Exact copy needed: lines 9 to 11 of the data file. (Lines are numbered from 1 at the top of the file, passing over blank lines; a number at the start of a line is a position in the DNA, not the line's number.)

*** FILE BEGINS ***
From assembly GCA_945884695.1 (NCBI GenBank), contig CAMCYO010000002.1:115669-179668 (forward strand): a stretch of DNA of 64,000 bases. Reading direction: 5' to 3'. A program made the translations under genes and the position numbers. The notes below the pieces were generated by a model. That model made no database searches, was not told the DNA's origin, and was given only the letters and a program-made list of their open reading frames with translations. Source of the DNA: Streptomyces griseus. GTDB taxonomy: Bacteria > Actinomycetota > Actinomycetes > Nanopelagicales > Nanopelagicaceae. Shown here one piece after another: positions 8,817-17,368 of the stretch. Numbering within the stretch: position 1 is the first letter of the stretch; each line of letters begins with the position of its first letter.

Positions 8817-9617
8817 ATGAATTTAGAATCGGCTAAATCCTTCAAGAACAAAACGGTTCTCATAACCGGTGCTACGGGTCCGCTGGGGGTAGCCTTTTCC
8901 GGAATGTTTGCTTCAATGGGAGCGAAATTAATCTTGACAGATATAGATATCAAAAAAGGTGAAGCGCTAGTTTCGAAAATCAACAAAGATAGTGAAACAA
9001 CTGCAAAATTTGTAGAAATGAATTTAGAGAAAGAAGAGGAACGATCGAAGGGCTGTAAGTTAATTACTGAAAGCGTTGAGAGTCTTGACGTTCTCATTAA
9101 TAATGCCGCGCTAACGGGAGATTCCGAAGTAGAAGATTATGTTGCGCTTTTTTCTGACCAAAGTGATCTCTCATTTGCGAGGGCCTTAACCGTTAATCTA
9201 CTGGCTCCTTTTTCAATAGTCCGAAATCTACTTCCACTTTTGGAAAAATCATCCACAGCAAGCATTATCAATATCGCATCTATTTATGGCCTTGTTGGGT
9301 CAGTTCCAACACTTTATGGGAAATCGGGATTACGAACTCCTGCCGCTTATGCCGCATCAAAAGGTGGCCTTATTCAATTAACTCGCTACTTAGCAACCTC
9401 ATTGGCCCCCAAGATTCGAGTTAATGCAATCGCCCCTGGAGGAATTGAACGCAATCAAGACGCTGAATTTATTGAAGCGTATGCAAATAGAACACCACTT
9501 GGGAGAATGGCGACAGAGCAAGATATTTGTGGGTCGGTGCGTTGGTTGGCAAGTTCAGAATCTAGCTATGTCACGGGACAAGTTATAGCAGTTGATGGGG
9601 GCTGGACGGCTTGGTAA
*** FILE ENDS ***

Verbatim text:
9401 ATTGGCCCCCAAGATTCGAGTTAATGCAATCGCCCCTGGAGGAATTGAACGCAATCAAGACGCTGAATTTATTGAAGCGTATGCAAATAGAACACCACTT
9501 GGGAGAATGGCGACAGAGCAAGATATTTGTGGGTCGGTGCGTTGGTTGGCAAGTTCAGAATCTAGCTATGTCACGGGACAAGTTATAGCAGTTGATGGGG
9601 GCTGGACGGCTTGGTAA